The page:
• Reporting project status to upper management
  • Developing and implementing standard methodologies
  • Monitoring and controlling project performance
  • Developing project management competencies, including training
  • Implementing and operating a project management information system (PMIS)
  • Advising upper management
  • Coordinating among project and project managers
  • Developing and maintaining a project scoreboard
  • Promoting project management within the organization
  • Monitoring and controlling performance of the PMO

*Presented in ranking order of commonality as identified in Dr. Hobbs’ study. There were, in total, 27 functions performed by PMOs. Of interest, some of the more “strategic” functions, such as manage benefits, portfolio management and manage customer interfaces, were not included in the Top 10.

Given the survey results, how does your PMO compare? Do you have a good idea what functions your PMO generally performs?  Have you conducted an internal audit or survey of project managers and division heads, as well as senior executives, in order to assess the PMO from an organizational perspective?  If not, a brief internal survey designed to take the “pulse” of your organization regarding its PMO is a good first step. Remember, you can’t know where you’re going if you don’t know where you are.

Step 1—Conduct an Assessment of Your PMO

In order to improve upon anything, even your health, it’s necessary to conduct a baseline analysis to determine your current condition. This is also true with your PMO. How do others in the organization regard the PMO? Do they recognize its potential and its value? Is the PMO being under utilized? Does your PMO have executive support?

Key reasons to conduct an internal survey about your PMO:

  • Better business alignment with strategic goals
  • Improved functional users’ involvement
  • Increased awareness about the PMO and the value of the PMO
  • Improved communication with functional users

Let’s get started with a few representative questions that you might want to pose in the context of such an assessment:

  • Is your PMO involved in project selection and prioritization?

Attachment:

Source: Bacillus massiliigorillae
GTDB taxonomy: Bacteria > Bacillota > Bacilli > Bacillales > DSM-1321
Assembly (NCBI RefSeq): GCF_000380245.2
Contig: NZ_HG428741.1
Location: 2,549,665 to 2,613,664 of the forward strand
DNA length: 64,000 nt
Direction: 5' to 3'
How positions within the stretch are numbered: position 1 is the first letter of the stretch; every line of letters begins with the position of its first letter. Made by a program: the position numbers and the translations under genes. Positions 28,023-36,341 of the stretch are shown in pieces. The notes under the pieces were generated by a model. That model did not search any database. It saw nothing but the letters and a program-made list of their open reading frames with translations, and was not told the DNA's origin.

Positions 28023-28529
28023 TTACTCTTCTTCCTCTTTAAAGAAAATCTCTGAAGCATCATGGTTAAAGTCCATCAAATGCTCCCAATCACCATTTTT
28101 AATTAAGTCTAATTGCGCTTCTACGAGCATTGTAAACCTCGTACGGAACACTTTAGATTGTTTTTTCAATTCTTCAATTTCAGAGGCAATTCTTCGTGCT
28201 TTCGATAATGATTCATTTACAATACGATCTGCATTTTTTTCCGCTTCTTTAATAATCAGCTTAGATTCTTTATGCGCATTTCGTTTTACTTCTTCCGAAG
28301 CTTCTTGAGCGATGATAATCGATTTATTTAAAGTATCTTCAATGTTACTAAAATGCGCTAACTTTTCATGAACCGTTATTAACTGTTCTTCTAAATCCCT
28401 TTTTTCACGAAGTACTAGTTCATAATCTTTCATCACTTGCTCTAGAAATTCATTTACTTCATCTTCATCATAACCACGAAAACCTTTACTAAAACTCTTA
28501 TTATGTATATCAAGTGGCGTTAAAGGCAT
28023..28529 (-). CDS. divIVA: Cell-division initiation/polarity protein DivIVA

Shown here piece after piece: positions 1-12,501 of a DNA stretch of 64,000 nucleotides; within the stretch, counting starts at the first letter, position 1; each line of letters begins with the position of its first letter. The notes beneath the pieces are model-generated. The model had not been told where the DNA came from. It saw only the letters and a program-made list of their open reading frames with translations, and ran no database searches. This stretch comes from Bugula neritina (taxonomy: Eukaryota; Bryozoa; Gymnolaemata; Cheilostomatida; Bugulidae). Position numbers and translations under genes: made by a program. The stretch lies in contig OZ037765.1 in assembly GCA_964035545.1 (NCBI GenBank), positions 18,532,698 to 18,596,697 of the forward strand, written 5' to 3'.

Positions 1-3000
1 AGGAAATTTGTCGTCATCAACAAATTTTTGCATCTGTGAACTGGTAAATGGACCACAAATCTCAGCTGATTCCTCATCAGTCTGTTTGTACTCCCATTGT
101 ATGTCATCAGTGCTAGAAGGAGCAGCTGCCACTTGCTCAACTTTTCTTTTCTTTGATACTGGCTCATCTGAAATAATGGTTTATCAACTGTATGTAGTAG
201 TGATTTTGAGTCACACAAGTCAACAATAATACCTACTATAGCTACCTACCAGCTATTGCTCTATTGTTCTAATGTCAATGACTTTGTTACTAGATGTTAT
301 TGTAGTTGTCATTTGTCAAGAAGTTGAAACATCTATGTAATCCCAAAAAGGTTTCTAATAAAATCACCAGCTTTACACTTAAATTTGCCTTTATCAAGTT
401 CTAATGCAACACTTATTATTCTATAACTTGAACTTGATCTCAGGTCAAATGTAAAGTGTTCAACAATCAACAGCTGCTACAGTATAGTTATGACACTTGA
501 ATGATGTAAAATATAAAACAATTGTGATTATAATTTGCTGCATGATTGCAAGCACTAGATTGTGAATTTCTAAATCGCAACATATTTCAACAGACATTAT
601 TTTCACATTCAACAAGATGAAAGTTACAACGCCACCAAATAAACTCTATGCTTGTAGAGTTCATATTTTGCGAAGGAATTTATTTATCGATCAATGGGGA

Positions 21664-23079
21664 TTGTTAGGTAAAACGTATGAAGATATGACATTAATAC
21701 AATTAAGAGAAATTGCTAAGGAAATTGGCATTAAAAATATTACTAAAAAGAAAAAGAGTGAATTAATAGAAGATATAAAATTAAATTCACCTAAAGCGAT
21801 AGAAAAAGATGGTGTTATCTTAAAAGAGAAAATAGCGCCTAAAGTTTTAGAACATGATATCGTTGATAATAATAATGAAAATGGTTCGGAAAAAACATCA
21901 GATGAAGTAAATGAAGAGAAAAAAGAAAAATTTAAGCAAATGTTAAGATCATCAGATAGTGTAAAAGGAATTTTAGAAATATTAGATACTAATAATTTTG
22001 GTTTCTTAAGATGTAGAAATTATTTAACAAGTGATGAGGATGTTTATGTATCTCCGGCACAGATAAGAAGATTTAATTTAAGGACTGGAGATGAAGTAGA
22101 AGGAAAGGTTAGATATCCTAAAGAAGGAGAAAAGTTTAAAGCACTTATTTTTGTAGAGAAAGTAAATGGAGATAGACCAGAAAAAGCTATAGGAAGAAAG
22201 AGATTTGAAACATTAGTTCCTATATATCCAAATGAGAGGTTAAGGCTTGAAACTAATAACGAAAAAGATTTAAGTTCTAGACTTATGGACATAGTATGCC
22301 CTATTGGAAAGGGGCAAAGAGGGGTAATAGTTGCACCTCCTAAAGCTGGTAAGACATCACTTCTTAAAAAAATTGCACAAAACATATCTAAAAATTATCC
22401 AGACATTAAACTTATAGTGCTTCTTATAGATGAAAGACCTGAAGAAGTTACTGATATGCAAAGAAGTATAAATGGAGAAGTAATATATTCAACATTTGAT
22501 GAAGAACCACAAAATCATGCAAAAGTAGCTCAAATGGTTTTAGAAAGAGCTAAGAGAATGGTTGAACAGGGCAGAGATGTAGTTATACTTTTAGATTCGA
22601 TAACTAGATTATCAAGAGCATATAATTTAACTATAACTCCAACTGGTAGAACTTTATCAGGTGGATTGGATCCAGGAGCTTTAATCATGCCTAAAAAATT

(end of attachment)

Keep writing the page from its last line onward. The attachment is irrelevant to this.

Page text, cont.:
• What is your mandate over projects? Over project managers?
  • How would you characterize your PMO’s decision-making authority?
  • How does the organization perceive the value of your PMO?   
  • With respect to the functions of your PMO, which of the top 10 most typical PMO functions are applicable?
  • Do you anticipate a changing role or an increase/decrease in responsibilities for your PMO? How would those changes impact your organization?
  • How do you measure your PMO in terms of overall performance and value to your organization?
  • What business benefits can you attribute to the work of your PMO within the past year?
  • Enumerate the top five achievements your PMO has realized in the past six months.
  • What are your PMO’s greatest strengths? Weaknesses?

To be sure, there are many other questions that might be applicable to your particular organization, and the questions provided here can be augmented or tailored to fit your specific circumstances. Once you’ve gathered information and evaluated the results, prepare a report for senior management that includes recommendations for addressing interests/concerns voiced in the assessment. Be sure to highlight the “good news” or favorable findings. Also, take the time to keep the survey respondents informed, as feedback relative to these kinds of assessments is an important element of good communications. In lieu of creating your own report, and in order to ensure added credibility, you may instead decide to select an independent contractor or specialist to conduct the survey. The specialist should be able to prepare the report and develop creative, professional solutions to issues that have been identified.